Each leader has to decide what they’re comfortable sharing and not sharing. I don’t think that a leader has to say, “Hey: Here’s my struggle with mental health.” They can just say, “This is something that’s important to our organization, and so we are now going to consider mental health on par with physical health. They’re equivalent.” I think that’s enough.

The truth of the matter is that businesses are part of a solution, but if it started and stopped there, this would never work. It also has to be in the home. It also has to be in a public sphere. It has to be everywhere. I view business as just one piece of this.

Baskin: How do you do this without a mandatory, “We’re going to gather at lunch and talk about our mental health?”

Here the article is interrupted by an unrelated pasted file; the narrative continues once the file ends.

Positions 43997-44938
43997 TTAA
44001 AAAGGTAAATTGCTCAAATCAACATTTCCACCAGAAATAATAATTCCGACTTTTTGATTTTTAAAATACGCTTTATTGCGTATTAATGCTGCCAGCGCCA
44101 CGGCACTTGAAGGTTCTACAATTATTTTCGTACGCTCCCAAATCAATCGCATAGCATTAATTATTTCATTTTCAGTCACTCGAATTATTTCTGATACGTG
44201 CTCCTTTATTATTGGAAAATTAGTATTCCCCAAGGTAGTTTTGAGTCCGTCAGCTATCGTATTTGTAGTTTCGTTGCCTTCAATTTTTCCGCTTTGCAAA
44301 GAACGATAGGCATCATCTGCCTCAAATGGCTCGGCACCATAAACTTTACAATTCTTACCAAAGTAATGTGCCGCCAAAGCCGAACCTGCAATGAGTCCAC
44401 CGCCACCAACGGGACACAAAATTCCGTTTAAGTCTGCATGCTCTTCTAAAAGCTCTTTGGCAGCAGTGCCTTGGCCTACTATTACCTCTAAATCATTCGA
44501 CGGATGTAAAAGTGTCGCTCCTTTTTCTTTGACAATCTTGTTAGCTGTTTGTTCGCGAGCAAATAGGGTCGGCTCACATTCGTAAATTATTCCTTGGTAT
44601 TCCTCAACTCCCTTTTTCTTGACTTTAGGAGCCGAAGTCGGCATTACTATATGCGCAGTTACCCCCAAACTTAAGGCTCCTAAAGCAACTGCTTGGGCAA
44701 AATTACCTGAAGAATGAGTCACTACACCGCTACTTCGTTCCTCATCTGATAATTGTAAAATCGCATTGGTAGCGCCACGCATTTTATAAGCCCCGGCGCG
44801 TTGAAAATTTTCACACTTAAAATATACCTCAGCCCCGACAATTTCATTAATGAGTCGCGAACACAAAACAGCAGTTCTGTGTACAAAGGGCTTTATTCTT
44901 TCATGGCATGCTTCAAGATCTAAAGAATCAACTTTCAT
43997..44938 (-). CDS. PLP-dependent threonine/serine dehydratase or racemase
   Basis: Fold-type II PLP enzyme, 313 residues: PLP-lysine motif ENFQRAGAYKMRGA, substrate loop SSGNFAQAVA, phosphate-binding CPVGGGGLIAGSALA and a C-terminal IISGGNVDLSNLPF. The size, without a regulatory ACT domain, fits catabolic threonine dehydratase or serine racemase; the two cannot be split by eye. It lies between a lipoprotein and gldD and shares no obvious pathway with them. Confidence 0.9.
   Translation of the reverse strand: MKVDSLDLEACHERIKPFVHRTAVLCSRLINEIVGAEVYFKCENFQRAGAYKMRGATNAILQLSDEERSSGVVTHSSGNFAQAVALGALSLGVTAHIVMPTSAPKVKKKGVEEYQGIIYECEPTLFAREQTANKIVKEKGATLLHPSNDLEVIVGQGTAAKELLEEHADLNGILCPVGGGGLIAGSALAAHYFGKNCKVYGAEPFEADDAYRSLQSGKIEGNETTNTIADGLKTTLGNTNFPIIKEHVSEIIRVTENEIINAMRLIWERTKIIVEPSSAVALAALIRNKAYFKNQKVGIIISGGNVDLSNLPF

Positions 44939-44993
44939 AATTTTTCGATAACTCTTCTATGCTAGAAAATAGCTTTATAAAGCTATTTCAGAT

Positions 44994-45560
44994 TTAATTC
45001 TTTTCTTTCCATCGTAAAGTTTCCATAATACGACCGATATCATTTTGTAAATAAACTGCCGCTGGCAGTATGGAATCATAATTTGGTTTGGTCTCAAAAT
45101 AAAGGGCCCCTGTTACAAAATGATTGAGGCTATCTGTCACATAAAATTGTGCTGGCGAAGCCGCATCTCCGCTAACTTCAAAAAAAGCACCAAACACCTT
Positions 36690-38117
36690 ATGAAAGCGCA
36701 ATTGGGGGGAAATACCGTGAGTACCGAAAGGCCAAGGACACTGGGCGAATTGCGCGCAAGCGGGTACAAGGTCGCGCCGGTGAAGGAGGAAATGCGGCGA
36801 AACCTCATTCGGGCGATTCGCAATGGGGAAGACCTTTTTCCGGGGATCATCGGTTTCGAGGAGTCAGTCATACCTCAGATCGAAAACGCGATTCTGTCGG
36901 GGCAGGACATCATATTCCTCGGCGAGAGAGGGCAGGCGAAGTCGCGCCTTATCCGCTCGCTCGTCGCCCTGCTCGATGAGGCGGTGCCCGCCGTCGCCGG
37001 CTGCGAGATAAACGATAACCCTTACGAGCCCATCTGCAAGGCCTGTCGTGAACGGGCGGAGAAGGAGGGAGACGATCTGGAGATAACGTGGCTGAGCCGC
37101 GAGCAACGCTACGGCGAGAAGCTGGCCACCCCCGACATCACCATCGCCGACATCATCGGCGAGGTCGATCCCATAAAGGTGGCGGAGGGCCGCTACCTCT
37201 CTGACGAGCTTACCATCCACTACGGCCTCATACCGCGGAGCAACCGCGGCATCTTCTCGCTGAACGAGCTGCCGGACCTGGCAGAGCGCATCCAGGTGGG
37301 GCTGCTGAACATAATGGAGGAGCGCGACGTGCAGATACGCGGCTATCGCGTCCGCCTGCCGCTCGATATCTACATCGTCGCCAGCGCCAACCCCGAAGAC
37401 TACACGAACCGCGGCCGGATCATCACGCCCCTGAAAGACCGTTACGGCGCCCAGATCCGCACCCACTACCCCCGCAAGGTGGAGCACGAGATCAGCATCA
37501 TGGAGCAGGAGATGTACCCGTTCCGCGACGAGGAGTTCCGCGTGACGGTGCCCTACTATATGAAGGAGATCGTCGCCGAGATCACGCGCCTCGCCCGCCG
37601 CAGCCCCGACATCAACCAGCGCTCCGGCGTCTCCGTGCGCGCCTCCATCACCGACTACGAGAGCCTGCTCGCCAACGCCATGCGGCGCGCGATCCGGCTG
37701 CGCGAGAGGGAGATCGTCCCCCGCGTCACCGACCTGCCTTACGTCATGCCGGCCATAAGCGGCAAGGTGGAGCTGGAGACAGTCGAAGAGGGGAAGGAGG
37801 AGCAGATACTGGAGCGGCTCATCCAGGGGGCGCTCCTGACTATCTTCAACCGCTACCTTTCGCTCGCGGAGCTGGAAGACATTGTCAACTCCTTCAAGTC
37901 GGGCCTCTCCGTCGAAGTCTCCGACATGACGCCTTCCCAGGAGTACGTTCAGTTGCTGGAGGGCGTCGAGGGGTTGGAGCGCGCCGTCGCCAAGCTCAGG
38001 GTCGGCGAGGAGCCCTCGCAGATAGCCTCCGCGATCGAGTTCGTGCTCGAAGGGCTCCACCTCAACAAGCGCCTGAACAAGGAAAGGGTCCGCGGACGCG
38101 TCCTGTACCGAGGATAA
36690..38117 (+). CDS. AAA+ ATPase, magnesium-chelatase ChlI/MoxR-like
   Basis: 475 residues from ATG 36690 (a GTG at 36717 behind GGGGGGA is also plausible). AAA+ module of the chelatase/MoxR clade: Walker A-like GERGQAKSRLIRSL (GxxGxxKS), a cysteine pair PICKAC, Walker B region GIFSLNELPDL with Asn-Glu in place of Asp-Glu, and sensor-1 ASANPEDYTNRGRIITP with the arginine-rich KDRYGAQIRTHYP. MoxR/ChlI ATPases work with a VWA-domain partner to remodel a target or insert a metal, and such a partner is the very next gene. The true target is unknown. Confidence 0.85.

Cohen: If you create an environment where people have the slack to do this, rather than causing it from the leader-side, I think that’s better. People who organically do want to talk about this and who feel comfortable start to talk about it, and more people will. And, honestly, some people may never want to talk about this—and that’s OK.

You just say, “This is going to be something that we as a firm recognize is an important part of people’s lives. We’re giving you all the slack. Those of you who want to take it, great. If you don’t, great. It’s totally up to you.” I think that will generate [exposure] in a much more organic way.

Editor’s note: If you or someone you know needs help, call or text 988 to reach the National Suicide Prevention Lifeline in the US. You can also call 800-273-8255.

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Feedback or ideas to share? Email the Working Knowledge team at hbswk@hbs.edu.